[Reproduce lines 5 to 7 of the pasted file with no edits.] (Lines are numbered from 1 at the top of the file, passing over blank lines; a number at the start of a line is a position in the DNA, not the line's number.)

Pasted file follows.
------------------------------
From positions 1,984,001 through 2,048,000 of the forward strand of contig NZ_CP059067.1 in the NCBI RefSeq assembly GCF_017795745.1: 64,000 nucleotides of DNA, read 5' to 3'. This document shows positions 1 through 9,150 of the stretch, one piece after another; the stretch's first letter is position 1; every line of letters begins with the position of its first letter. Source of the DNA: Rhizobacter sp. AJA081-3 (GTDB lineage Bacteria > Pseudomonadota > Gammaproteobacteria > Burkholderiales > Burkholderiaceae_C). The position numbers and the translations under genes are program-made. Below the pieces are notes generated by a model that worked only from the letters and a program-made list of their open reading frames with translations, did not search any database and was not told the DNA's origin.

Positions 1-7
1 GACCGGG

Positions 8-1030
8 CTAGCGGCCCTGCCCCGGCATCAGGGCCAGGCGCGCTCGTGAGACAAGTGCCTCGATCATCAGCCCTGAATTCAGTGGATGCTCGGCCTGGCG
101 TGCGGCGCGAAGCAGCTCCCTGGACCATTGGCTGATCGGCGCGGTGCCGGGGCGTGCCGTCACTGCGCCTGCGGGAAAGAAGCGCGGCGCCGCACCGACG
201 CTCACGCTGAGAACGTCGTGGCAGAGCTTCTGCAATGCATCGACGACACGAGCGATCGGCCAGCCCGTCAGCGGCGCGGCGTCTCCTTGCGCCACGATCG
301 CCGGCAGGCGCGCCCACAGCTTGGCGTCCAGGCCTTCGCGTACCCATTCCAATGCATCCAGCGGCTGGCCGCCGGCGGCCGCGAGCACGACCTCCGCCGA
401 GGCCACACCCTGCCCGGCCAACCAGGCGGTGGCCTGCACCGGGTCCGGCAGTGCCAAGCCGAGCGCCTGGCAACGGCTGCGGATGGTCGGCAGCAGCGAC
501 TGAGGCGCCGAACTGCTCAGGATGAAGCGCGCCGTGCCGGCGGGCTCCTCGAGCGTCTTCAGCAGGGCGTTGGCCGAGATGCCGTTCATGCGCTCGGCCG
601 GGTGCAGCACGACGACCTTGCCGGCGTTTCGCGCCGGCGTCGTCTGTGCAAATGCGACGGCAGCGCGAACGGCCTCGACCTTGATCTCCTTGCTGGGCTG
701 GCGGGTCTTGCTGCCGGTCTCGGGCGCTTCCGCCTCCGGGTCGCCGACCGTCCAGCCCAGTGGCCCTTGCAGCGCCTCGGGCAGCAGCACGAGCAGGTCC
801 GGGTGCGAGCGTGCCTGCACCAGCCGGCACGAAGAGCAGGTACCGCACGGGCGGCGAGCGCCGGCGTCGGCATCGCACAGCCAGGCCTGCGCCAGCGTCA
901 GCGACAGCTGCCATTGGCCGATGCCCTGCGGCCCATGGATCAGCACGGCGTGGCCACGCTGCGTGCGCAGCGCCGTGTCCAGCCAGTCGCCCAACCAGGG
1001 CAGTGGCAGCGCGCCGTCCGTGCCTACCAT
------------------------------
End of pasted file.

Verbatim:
8 CTAGCGGCCCTGCCCCGGCATCAGGGCCAGGCGCGCTCGTGAGACAAGTGCCTCGATCATCAGCCCTGAATTCAGTGGATGCTCGGCCTGGCG
101 TGCGGCGCGAAGCAGCTCCCTGGACCATTGGCTGATCGGCGCGGTGCCGGGGCGTGCCGTCACTGCGCCTGCGGGAAAGAAGCGCGGCGCCGCACCGACG
201 CTCACGCTGAGAACGTCGTGGCAGAGCTTCTGCAATGCATCGACGACACGAGCGATCGGCCAGCCCGTCAGCGGCGCGGCGTCTCCTTGCGCCACGATCG